Students were split into groups of four, with Oster making sure to include at least one student with programming experience to serve as a "technical lead." (Juniors and seniors in the Academy of Information Technology have experience with programming language.)
And while each team has a teacher mentor, "we were really counting on students to take the lead," says Oster. Students set up their own meetings and work through the curriculum independently, with support from a teacher mentor.
Mary Silliman, a junior at Apex High, is participating in the program.
"I thought it was a really interesting opportunity and really exciting to be able to use different technology," she says. Although Silliman has used programming languages before, this is her first time learning Java.
Her team's app allows students at her school to keep track of sporting events and create tournament brackets out of them.
John Boezeman is also a junior in the program. Boezeman had already taught himself to make apps before the course was offered, he says, but he wanted to get involved to develop more experience working on a team.
"The biggest thing [I've learned] is working with groups because, like I said, I already have experience with the app part, but I typically work by myself," he says.
Learning the marketing aspect of app development is also new to him, he says.
Both Silliman and Boezeman noted that one of the hardest parts of the creation process was identifying a good app idea.
"There's so many things you can do, and so many ideas, but you have to pick something that's feasible in the timeline but is also kind of unique," says Boezeman.
In addition, staying motivated and working as independent groups outside school has been a challenge, Boezeman says. "You have to take your own initiative," he says.
Ray Shaik is the founder and executive director of the Oklahoma City-based TechJOYnt, an after-school STEAM (science, technology, engineering, arts, and mathematics) education program that has just begun offering classes on creating apps. Partnering with schools, school libraries, businesses, and community centers in the area, the organization reaches out to youths ages 6 to 14.
Shaik's 12-year-old daughter, Ridah, recently took part in the app development class.
"We learned how to make an app called Scream Machine," she says. The app is used as an icebreaker with groups of children, she explains. Students take pictures of other students and record their screams. The app then mixes up the photos and the audio, and the students are supposed to match them back together.
"The hardest part is remembering the [programming] language and how we're supposed to do it," says Ridah, a 6th grader. "I don't actually know the language yet, but I'm picking it up bit by bit."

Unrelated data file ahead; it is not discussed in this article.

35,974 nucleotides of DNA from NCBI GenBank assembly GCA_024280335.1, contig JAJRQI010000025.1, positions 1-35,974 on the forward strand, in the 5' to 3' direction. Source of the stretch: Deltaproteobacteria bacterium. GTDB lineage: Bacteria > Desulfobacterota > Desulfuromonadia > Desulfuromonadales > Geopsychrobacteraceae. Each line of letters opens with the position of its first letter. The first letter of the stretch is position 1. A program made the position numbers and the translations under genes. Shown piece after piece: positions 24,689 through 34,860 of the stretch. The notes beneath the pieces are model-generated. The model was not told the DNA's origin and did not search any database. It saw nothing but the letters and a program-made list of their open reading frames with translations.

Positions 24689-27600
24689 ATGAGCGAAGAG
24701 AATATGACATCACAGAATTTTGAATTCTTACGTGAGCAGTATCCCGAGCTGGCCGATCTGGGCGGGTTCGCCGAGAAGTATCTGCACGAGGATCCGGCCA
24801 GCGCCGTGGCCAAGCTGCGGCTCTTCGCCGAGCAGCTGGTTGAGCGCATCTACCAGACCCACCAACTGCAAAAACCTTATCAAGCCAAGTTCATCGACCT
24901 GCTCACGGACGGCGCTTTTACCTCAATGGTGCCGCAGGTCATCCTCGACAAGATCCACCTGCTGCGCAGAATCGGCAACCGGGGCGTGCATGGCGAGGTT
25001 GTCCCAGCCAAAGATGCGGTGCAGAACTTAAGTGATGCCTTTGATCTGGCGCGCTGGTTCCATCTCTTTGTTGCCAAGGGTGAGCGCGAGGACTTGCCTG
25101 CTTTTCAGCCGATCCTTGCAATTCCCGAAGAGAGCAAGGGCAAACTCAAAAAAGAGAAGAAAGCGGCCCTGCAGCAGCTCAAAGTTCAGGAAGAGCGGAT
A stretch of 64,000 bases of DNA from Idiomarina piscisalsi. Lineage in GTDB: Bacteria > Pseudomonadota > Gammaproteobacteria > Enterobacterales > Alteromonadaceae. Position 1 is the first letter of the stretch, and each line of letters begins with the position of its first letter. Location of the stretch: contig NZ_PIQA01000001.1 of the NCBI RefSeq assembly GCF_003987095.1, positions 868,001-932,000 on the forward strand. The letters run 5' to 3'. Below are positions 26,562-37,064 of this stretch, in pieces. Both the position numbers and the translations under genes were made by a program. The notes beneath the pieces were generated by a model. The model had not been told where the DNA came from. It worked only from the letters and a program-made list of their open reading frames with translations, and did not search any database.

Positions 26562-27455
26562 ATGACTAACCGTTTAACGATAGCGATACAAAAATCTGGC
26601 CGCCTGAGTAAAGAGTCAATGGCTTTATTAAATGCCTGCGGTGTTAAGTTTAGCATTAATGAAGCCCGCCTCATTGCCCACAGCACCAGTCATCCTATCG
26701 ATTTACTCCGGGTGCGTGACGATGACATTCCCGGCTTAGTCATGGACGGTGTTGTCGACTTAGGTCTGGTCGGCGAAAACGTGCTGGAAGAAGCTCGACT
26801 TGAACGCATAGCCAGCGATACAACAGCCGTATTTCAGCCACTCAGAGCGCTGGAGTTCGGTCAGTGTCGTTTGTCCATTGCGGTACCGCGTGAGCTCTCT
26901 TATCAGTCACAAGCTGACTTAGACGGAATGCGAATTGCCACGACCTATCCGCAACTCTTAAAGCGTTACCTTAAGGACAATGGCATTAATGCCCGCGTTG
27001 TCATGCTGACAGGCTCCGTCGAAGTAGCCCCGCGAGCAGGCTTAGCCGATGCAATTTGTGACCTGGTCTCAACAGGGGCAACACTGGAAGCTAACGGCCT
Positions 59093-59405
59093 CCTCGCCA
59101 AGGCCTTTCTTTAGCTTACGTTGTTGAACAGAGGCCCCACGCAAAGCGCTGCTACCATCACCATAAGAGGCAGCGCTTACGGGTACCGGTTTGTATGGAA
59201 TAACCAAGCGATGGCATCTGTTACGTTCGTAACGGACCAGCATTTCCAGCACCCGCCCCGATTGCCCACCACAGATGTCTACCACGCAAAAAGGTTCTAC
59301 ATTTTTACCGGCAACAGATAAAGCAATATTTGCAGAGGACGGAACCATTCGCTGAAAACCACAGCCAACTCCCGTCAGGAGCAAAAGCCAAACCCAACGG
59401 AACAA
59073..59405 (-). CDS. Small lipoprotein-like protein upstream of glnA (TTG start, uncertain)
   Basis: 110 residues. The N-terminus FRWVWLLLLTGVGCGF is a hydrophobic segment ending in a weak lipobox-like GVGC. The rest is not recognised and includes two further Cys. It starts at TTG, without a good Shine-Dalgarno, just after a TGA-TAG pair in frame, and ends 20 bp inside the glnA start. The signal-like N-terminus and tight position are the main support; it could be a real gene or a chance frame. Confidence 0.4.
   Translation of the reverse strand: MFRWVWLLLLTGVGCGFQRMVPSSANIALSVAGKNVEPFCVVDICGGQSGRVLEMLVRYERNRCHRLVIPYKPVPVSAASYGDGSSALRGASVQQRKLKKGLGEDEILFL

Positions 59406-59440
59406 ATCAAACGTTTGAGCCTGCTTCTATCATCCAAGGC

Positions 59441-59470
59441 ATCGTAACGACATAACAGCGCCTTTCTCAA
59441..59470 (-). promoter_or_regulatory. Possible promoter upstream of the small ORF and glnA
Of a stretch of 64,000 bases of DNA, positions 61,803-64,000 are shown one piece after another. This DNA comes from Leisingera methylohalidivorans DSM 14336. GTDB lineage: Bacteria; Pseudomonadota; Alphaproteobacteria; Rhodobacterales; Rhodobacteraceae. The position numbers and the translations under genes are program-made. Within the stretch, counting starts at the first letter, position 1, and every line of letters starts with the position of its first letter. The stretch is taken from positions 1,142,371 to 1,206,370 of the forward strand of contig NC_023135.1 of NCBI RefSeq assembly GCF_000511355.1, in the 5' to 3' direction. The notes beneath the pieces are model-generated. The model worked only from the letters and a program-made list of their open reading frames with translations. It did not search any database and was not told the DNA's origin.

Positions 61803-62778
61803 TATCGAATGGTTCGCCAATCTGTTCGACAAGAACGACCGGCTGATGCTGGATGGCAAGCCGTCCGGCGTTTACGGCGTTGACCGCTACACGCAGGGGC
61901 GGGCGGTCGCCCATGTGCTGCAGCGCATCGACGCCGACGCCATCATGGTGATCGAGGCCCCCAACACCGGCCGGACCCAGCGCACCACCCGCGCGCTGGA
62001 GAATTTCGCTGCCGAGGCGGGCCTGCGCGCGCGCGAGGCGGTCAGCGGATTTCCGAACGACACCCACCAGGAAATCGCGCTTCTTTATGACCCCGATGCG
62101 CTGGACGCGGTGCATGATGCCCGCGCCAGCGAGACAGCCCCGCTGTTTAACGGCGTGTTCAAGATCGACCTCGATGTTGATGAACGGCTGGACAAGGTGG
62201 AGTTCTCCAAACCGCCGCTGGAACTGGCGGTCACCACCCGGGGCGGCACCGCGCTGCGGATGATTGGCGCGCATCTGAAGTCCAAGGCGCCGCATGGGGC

The Oakland, Calif.-based youth-media organization Youth Radio has also launched an app-creation track for young people.
In what is called the Mobile Action Lab, students use App Inventor to create apps. Elisabeth Soep, the research director and senior producer at Youth Radio, explains that participants in the Mobile Action Lab either create learning apps, which are meant to teach them the basics of app creation, or market-bound apps, which require significant time and resources to develop. The goal for market-bound apps is to push them out for sale to the general public.
"Our model is really based on young people participating and driving every phase of the design and development," says Soep.
Participants, who range in age from 14 to 24, work with a team to do their own market research, develop an app idea, design and create the app, craft a business plan, and market the app to the community.
Sometimes, the Mobile Action Lab brings in outside help to produce the app professionally, says Soep.
Donta Jackson is a 17-year-old junior at McClymonds High School in Oakland who has worked with the lab for about a year.
"I've learned how to create apps," says Jackson. "I've also learned that phones aren't smart until we give them the functionalities that make them smart."
For now, the Mobile Action Lab hosts long-term internships, which youths are paid to participate in, as well as weeklong crash courses in app-making. To be selected as interns in the program, students first have to go through at least three classes at Youth Radio and an application process.
An app now on the market developed by the Mobile Action Lab is called Forage City. It alerts users to drop-off points where restaurants, farmers' markets, and ordinary citizens with overabundant gardens have left surplus food.
Turning Forage City, which started as one girl's project in her own neighborhood, into a citywide app presented many logistical and technical challenges for students, says Soep.
"We would not have been able to break through those barriers" without the input of all the members of the group, she says.
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